Why Antonio Tarver is fast becoming a joke

08.02.06 - By Jason Peck: Antonio Tarver’s possible next opponents include Roy Jones Jr., Mike Tyson and Rocky Balboa. The first two are spent figureheads removed from title contention; the last one is a fictional character that held the world heavyweight championship somewhere from the late Muhammad Ali Era to the early Mike Tyson Period. Tarver faces him in Rocky 6, when he assumes the ridiculous name “Mason Dixon” and plays the heavyweight champion of the world. But I still give Balboa even money against the other two.

Antonio Tarver cracked the P4P rankings and secured the light-heavyweight throne two years ago when he knocked out long-time champ Roy Jones Jr. in the second round.

At the time I didn’t care for Jones. I thought his fights were more about style than substance. Mainstream sports fans went wild when Jones beat Ruiz for the heavyweight title, but any real boxing fan knew Ruiz posed less threat than the light heavyweight contenders Joes had ignored. Like Darisz Michelcheski. And Tarver.

But Tarver has aimed for the circus more than Jones ever did. At this point, neither Jones nor Tyson stands as a threat to anyone in the top 10 of any weight class. Tyson has deteriorated physically, but the damage extends to his psyche. Against Kevin McBride, Tyson simply refused to fight. He no longer wants to be a boxer. And Jones wasn’t worth a third fight, let alone a fourth.

Tarver agreed with me about Jones when he watched Glen Johnson destroy his old opponent.

“I don’t want to see him in the ring ever again,” Tarver told The Ring magazine. “Let the man ride off into the sunset so that we, five years from now, 10 years from now, can shake his hand and he can be correspondent with everyone like the true champion he really is. That’s my wish.”

But somehow Jones become so damn good that Tarver fought him a year later. Jones hadn’t fought since losing to Glen Johnson, and offered no proof that he returned to his winning ways. Was Tarver lying? Did he know that Jones was still a threat? Or is the more likely possibility true — that Tarver avoided a tough fight and went for the money instead?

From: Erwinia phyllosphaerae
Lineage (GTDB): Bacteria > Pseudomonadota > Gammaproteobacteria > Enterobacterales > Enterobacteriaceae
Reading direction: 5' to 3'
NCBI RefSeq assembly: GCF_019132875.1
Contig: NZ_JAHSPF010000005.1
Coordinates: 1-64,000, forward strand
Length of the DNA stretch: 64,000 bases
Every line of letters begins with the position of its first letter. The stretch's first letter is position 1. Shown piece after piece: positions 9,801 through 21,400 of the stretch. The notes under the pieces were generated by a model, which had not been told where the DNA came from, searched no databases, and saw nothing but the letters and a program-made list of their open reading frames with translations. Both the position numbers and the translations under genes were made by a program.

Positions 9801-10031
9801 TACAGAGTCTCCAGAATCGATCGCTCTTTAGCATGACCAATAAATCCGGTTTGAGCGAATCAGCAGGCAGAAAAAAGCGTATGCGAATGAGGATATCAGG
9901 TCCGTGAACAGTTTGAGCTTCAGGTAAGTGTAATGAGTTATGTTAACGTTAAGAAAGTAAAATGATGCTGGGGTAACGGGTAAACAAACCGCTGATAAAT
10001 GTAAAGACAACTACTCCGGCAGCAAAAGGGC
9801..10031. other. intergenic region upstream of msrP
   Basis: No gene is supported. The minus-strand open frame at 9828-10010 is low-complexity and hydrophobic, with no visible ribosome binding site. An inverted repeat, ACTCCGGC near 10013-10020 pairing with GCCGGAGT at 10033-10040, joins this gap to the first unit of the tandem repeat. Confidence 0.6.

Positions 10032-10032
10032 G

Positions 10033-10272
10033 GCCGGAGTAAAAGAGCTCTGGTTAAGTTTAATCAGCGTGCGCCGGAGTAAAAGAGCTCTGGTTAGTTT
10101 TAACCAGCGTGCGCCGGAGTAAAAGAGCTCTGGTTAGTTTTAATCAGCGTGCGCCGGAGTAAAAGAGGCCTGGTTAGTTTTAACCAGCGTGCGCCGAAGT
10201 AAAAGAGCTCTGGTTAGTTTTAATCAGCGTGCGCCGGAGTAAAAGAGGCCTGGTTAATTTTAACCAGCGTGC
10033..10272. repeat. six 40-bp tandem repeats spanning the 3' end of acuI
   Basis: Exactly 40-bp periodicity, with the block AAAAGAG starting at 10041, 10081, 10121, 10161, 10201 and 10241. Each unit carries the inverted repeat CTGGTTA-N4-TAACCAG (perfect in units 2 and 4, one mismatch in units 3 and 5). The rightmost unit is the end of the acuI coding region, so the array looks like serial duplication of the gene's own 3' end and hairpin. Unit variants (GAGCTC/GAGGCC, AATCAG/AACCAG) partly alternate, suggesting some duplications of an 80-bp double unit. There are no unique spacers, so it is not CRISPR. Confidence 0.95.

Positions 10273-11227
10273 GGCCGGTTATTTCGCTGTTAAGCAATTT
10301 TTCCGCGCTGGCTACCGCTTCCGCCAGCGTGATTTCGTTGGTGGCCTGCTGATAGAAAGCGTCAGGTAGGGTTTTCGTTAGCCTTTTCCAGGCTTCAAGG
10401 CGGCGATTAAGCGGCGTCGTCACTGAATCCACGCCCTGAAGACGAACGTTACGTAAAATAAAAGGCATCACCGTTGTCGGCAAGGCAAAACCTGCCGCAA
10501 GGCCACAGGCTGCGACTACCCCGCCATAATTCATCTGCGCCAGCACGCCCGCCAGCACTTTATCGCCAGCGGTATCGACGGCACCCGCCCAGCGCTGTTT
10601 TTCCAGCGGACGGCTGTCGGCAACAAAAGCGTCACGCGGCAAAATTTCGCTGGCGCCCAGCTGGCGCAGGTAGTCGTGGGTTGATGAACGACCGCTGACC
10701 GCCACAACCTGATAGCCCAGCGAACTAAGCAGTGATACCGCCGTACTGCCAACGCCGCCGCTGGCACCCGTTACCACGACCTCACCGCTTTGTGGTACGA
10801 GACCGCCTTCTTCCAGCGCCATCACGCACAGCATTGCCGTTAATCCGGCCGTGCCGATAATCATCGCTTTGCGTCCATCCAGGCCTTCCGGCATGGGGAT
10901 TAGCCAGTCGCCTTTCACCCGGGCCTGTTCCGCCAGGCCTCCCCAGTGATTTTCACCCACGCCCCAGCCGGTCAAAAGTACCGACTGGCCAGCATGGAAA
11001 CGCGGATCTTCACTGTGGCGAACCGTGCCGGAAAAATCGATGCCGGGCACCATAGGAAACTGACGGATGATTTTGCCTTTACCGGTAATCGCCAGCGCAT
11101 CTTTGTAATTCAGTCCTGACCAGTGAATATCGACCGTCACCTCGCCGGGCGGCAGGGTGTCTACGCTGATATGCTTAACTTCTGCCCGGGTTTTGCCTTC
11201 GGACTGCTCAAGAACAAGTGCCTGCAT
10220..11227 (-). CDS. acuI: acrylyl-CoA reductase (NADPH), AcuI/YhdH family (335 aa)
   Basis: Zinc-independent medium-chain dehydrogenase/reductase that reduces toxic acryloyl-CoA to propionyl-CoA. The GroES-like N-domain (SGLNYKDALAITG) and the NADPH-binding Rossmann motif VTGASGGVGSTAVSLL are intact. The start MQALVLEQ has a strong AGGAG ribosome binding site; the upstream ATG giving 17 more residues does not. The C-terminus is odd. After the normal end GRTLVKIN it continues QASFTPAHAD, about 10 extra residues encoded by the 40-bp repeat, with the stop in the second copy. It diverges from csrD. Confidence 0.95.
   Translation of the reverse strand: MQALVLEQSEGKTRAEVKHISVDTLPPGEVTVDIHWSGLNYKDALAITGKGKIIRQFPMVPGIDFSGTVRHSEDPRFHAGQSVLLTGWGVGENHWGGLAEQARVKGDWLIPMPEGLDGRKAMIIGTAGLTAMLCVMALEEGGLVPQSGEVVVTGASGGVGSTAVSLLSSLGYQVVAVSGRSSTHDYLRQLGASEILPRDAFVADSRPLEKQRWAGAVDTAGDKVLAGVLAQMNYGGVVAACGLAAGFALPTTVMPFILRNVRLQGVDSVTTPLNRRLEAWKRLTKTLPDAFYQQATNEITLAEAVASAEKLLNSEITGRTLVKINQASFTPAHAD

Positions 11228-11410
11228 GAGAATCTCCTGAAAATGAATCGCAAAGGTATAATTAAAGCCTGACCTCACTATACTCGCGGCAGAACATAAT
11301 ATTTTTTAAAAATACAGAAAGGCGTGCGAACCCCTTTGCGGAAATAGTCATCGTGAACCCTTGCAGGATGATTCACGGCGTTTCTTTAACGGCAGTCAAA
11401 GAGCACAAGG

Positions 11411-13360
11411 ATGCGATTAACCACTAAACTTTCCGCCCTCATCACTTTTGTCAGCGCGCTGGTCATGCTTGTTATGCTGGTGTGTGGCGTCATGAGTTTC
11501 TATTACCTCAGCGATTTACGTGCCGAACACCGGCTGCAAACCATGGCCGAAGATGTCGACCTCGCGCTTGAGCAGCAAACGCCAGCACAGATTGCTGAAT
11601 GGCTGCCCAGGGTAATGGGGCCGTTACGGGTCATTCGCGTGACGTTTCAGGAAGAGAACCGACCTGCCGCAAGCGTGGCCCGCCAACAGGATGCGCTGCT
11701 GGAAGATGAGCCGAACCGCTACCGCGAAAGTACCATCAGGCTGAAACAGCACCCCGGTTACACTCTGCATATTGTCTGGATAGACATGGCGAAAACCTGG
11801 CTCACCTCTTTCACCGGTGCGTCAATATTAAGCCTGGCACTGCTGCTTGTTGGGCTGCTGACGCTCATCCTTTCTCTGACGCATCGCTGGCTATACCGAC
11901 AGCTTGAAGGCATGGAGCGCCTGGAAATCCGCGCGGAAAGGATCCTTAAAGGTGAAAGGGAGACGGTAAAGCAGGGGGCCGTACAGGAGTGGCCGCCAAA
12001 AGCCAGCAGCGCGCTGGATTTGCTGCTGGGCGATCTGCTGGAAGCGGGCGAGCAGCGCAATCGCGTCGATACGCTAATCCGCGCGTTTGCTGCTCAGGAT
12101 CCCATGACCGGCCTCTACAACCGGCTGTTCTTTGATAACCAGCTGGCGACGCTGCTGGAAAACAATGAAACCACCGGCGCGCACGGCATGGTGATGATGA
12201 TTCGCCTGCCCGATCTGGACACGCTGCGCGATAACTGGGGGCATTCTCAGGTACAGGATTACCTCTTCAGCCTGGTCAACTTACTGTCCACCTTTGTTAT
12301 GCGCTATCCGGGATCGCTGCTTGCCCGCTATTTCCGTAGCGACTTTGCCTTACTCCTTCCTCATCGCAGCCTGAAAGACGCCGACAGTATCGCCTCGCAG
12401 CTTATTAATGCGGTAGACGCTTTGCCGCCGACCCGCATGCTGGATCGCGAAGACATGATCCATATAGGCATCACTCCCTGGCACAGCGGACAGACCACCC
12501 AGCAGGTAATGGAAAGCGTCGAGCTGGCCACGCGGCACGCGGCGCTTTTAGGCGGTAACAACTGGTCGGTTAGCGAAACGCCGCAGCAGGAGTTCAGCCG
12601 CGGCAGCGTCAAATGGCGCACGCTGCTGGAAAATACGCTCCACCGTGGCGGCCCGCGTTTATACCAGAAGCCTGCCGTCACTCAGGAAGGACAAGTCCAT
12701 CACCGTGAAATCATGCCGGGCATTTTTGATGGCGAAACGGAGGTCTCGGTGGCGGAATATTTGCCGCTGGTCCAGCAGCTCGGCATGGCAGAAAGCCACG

“Roy is like the fastest gun in the West,” trainer Buddy McGirt once said. “But when you fire back, he doesn’t do too good.”

Very true, McGirt. But I venture further. The quick draw only supplied half of the Jones mystique. The other half lay in Jones’s belief that he — like Superman — was bulletproof.

Jones didn’t bend the law of boxing because he was brave. He bent them because he though there was no danger. But the fear set in when the reflexes faded and someone finally clipped him. I believe that Jones’s sluggish performance in his last two fights stemmed from his desire to avoid punishment. Jones once dominated the ring. But after the third fight with Tarver, the once proud Jones could only take pride in not being knocked out.

At present, Tarver isn’t ranked by half of the sanctioning bodies in boxing. And while I viewed those bodies’ reluctance to sanction Tarver-Johnson with disgust, I’m starting to see their point. I consider myself a Johnson fan, but do you mean to tell me that the only man who could have KO’d Jones aside from Tarver just happened to be the next man he fought?

For the past three years a series of uninspired fights between Roy Jones, Antonio Tarver, and Glen Johnson has defined the struggle for supremacy in the light heavyweight division. The only title on the line is the corpse that represents the legacy of Roy Jones. That legacy ceased to mean much after Tarver knocked him out.

In the meantime, three other champions moved into the belts that Jones never recovered. Currently, Tomasz Adamek holds the WBC belt, Fabrice Tiozzo holds the WBA, and Clinton Woods holds the IBF belt. I’m not too convinced that Tarver could beat all of them, and if he did, the fight would be shockingly close.

Remember: Roy Jones handed Clinton Woods with ease in late 2002. But the 2004 Clinton Woods drew with — and later barely lost to — Glen Johnson, who defeated both Jones and Tarver. Fabrice Tiozzo annihilated Michalczewski, the man who Jones refused to fight. The untested Adamek might have the smallest profile, but remember, Antonio Tarver is 37 years old. Some fight well at that age, but they never fight as well.

So what can Tarver do from here? It’s a mistake to assume that he’s really the top dog in his division. For starter, he can take a real fight. I’m sure the other champions would be willing to oblige.

Article posted on 08.02.2006

Bookmark and Share

previous article: Viloria Stakes His WBC Light Flyweight Title

next article: Floyd Mayweather: No way Judah will be able to take my punch

If you detect any issues with the legality of this site, problems are always unintentional and will be corrected with notification.
The views and opinions of all writers expressed on do not necessarily state or reflect those of the Management.
Copyright © 2001- 2015 - Privacy Policy l Contact